The most probable source for the water of the Vega de la Cueva rising was always thought to be the sink designated S1 in the 'Hidden Valley' of Las Reblagas (see Figure 1). The stream here is of similar size to that issuing from the Vega de la Cueva. rising (designated R1), but attempts to establish the connection with Fluorescein and with Rhodamine B on separate occasions during 1961 failed. The stream at Las Reblagas itself rises from the hill slopes at the northeastern corner of the completely enclosed valley (polje), and has been proved to connect with the sink at the marshy southern end of Lago de la Ercina (S4 to R2). S1 has now been proved to connect with rising R12 in the Vega de la Cueva. The colouring matter took about five weeks to travel half a mile in 1961. This occurred after the expedition had left the area, but we were informed by the local inhabitants. Also a possible source for R1 may be the active stream found at the inner end of C15 or water from the Pozo Palomeru (P1) system of passages.

The substances used for hydrological research on any expedition must be a matter of personal preference now that a variety of chemicals are available for the purpose. We used Fluorescein and Rhodamine B, the latter by using the method developed by members of the Bradford Pothole Club (5); this requires the provision of cotton hanks, tannic acid and potassium antimonyl tartrate for mordanting, E.D.T.A. (sodium salt) to remove the dark-blue discoloration caused by iron salts often present at the rising, and means to hold the cotton hanks immersed at the rising. It was found convenient to prepare the hanks of cotton during the time of the stay in the Picos, but others may find it more convenient to prepare a supply of hanks for detection purposes before leaving Britain. The amount of dye to be used is best determined by experiment on a number of known interconnected sinks and resurgences in Britain, preferably chosen to include a large range of flow rates. It is better to use a concentrated solution of dye rather than the powder - both Fluorescein and Rhodamine B can stain skin or clothing badly, and can cause one to come out in green or red spots if particles are carried by the wind. Fluorescein in quantities not great enough to colour the rising visibly may be detected with adsorbent charcoal contained in bags made of wide roller-bandage, and this is perhaps the most convenient method for a remote area (6).

The natives of the area must of course always be considered when using colouring agents in water. Many streams in remote areas are the only water supply for animals and humans, and occasionally a rising may be at a religious shrine, as at Covadonga in the Picos de Europa.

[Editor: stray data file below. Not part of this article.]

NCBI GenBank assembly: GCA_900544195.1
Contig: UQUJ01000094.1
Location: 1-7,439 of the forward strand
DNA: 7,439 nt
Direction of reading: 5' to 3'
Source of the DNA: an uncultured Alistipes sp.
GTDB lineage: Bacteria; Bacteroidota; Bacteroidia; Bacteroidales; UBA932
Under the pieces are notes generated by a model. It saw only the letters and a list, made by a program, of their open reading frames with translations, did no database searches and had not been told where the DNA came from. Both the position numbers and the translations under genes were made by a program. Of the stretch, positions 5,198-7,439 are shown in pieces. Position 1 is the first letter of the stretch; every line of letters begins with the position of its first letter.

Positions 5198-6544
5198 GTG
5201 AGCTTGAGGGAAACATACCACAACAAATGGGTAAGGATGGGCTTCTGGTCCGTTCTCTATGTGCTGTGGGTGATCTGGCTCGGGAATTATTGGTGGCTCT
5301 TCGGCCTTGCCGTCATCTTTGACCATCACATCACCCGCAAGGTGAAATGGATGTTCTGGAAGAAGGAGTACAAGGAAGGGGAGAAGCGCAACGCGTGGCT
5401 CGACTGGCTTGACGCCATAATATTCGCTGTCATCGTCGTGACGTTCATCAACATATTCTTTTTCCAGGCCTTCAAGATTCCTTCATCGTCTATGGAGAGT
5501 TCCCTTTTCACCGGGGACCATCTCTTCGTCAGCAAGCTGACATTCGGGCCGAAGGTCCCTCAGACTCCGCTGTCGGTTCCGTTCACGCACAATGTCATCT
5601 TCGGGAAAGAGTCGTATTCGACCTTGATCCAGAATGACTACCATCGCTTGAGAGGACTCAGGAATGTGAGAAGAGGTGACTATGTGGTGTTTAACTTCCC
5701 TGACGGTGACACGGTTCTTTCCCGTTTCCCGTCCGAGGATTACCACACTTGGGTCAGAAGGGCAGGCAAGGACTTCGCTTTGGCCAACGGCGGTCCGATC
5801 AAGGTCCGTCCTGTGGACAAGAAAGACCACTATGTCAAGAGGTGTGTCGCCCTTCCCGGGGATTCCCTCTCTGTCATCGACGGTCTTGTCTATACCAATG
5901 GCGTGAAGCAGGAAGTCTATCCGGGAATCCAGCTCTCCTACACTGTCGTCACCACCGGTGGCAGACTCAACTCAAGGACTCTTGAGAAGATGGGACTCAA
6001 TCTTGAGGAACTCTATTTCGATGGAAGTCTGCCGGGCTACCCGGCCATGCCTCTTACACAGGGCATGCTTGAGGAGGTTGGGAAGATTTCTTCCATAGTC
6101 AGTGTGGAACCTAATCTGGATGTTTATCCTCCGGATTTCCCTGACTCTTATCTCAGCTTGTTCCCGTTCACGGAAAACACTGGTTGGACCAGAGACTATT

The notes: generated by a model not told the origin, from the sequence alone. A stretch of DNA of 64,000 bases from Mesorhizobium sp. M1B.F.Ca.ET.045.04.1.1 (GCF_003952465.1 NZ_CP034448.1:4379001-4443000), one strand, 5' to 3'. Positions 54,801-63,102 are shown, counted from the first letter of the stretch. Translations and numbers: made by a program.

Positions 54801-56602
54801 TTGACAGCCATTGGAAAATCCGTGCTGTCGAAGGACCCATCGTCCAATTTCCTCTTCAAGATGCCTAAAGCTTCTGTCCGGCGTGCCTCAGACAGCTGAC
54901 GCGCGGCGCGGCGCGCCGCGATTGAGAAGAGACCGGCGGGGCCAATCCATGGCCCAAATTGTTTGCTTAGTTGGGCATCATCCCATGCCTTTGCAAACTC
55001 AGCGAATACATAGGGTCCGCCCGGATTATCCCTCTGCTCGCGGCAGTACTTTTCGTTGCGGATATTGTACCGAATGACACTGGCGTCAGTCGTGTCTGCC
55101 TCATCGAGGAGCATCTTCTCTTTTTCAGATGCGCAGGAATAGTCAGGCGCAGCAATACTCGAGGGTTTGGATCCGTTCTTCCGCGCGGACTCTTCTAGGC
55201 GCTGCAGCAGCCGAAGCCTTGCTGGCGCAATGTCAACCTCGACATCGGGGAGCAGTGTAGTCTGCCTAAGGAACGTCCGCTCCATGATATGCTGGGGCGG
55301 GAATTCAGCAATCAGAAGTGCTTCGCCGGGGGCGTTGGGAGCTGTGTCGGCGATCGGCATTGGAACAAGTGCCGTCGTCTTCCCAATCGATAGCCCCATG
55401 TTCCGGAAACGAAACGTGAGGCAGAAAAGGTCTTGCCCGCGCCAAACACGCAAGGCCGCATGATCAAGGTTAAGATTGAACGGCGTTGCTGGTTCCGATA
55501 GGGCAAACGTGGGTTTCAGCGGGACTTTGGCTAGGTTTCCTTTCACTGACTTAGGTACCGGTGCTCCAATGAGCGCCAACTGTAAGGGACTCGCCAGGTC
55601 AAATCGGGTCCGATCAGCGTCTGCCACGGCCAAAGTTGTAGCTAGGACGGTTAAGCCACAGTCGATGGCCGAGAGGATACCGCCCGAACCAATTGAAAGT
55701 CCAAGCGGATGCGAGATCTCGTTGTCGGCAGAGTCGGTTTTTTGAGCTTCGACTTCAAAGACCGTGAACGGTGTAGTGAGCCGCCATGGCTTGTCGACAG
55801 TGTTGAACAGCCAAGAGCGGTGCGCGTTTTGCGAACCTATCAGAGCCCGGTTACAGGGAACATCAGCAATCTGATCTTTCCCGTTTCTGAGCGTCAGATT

The drainage of the whole area of the Picos de Europa is most interesting. The hydrological work of the expedition was hampered by the long spell of dry weather, but samples of water were obtained from all the investigated sinks and risings. Tables 3 and 4 give a summary of sinks and risings studied by the expedition, using numerical designations, and should be studied in conjunction with Figure 1. The drainage of the two lakes in the area deserves much further study.

Lago de Enol receives only a tiny trickle of surface water from R5, but the outflow is substantial, and is used partly for dressing ore at the Minas de Buffarera. It seems likely, therefore, that there is an underground water source entering this lake. Lago de la Ercina seems to have approximately equal rates of inflow and outflow, but the lake does not have an outlet down the valley at its northern end, at least under summer conditions. Instead the outflow is through a small cave (C4) at the southern end, and by underground connection to the polje Las Reblagas, finally sinking again.

The impressive polje Vega de Comeya, containing the processing plant for the Minas de Buffarera, and almost entirely ringed by 200 foot cliffs, contains a very strong stream from a number of risings, one of which (R9) lies at the foot of the cliffs.

This stream sinks at four places (S8 - S11) at the western side of the polje, but attempts to connect these with the waters of the Rio Arganeo, Agua de Santa Marina or La Guanaz all failed. The rising must be of large volume and awaits further discovery.

It is hoped that this overall impression of the drainage of the area will form a basis upon which further plans for speleological research can be based.

M. Austin, Shenfield, Essex. April 1964; J.D. Wilcock, Kidsgrove, Staffordshire. June 1964.

References

  1. Journal of the American Chemical Society, 75, 4196: 1953; Journal of the American Waterworks Association, 42, 33 and 49: 1950.
  2. Radex Rundschau, 333: 1955.
  3. Analytical Chemistry, 29, 264: 1957.
  4. "Approved Methods for the Physical and Chemical Examination of Water", Institution of Water Engineers, 1960.
  5. Bulletin of the Bradford Pothole Club, Vol. 3, No. 3 11: Nov. 1960.
  6. N.S.S. Bulletin, Vol. 21, Part 2: July 1959.